Baseball is a complex game, so sabermetricians develop statistical models that say things like, all things considered, a player who walks more than he strikes out will be a more consistent hitter than a player who strikes out more than he walks. There are all kinds of exceptions and it is not a hard-and-fast rule. But, if you play the odds, you would put your money on the player who walks more. The consensus view is that we should trust sabermetrics because it is the best data we have, though it only establishes statistical correlation, not cause and effect. Still, it is the primary way to predict how a player is likely to play in the future. Most baseball teams now employ a sabermatrician to analyze stats and help make player decisions.
The kind of statistics SEOmoz published in that report are akin to sabermetrics. They will help you predict search performance based on the myriad factors that contribute to search ranking. In that sense, they are very valuable tools. That’s why I was so excited to see the report. Perhaps I got a little too excited and overstated some of my claims. But the claims should be true in a weaker form. Perhaps better, if I qualify them slightly to hedge my bets, the recommendations will be more valuable to readers.
1. There are good reasons to populate your title and h1 tags with your primary keywords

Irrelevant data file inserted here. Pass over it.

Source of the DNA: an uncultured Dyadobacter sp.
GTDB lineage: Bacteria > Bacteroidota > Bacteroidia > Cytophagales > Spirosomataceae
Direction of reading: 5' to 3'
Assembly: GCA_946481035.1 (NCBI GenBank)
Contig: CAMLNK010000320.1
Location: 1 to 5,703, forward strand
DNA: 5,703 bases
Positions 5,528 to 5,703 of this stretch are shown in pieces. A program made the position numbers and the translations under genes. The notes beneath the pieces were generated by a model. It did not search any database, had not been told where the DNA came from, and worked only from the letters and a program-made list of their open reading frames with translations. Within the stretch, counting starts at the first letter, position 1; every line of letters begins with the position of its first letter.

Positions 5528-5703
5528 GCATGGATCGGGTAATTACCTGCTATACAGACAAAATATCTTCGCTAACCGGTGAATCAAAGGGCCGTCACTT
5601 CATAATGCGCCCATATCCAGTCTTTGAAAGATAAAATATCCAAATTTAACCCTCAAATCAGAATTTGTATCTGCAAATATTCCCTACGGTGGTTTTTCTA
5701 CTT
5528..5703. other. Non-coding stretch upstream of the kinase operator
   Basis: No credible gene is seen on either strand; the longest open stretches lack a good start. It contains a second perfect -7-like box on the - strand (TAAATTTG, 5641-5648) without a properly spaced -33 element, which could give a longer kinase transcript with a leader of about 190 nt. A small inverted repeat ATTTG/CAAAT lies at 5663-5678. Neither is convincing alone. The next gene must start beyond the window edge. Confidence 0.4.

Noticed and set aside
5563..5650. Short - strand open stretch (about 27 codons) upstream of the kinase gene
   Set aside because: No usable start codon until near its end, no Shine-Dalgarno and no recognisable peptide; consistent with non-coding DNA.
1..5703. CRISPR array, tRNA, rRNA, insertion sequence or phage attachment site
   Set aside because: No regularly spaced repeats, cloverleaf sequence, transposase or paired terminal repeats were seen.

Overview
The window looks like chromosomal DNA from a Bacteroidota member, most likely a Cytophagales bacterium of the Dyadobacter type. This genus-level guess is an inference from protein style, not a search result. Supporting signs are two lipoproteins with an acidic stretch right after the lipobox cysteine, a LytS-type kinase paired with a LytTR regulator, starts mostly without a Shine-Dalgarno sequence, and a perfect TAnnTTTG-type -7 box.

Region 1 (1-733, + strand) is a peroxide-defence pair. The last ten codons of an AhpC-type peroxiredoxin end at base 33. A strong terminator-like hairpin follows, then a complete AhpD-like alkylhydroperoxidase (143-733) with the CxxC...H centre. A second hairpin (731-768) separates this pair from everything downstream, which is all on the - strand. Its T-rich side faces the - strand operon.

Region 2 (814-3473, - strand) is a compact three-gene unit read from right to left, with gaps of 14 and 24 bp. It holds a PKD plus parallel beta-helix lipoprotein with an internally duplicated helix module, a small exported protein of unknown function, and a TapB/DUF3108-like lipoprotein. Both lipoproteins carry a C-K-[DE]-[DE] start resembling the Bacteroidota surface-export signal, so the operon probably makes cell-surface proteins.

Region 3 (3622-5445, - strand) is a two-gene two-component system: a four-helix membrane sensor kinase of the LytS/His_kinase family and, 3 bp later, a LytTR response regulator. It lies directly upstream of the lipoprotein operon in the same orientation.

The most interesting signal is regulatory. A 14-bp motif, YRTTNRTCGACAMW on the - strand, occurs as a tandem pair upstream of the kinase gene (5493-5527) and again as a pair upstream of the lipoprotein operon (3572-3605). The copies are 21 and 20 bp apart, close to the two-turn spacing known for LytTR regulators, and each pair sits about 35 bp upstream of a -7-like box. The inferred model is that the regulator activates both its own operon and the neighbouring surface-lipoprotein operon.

Last week, I said title tags and h1 tags don’t help you rank for your target keywords. This was based on the SEOmoz claim that there is a negative correlation between having keywords in the title and h1 tags and ranking well for those keywords. Another way to say this is, if you put the keywords in the title tag and h1 tag, you will be less likely to rank well for those keywords.
All that is true, if you believe the statistics in the report. But there are a couple of caveats. First, the negative correlation is so small, it’s barely outside the margin for error. It’s close enough to the margin for error to say you should not change your h1 and title tag best practices based on this one report. Rather, the advice should be: Don’t put most of your effort into these two things as though you’re going to get results from it. A negative correlation means, at minimum, there’s no positive correlation. Putting your target keywords in the title tag and heading probably doesn’t help your ranking much, and it probably doesn’t hurt your ranking much either. One thing is certain: It is not as important as most guidance suggests.